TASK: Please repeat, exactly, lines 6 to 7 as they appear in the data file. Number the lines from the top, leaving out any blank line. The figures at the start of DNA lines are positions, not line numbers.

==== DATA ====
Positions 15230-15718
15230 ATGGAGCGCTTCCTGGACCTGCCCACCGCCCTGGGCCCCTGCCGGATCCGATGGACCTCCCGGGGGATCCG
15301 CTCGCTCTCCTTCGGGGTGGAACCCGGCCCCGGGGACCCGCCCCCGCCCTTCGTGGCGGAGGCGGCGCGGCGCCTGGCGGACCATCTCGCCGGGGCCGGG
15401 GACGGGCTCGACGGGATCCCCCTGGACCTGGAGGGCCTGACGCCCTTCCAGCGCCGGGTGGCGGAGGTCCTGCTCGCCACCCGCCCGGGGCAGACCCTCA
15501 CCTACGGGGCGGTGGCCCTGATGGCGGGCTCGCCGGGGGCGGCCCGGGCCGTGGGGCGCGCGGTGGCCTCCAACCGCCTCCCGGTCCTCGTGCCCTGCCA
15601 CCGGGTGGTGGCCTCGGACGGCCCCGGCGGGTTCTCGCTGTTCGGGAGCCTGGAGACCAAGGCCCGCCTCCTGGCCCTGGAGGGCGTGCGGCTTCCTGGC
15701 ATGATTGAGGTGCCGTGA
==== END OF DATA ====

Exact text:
15601 CCGGGTGGTGGCCTCGGACGGCCCCGGCGGGTTCTCGCTGTTCGGGAGCCTGGAGACCAAGGCCCGCCTCCTGGCCCTGGAGGGCGTGCGGCTTCCTGGC
15701 ATGATTGAGGTGCCGTGA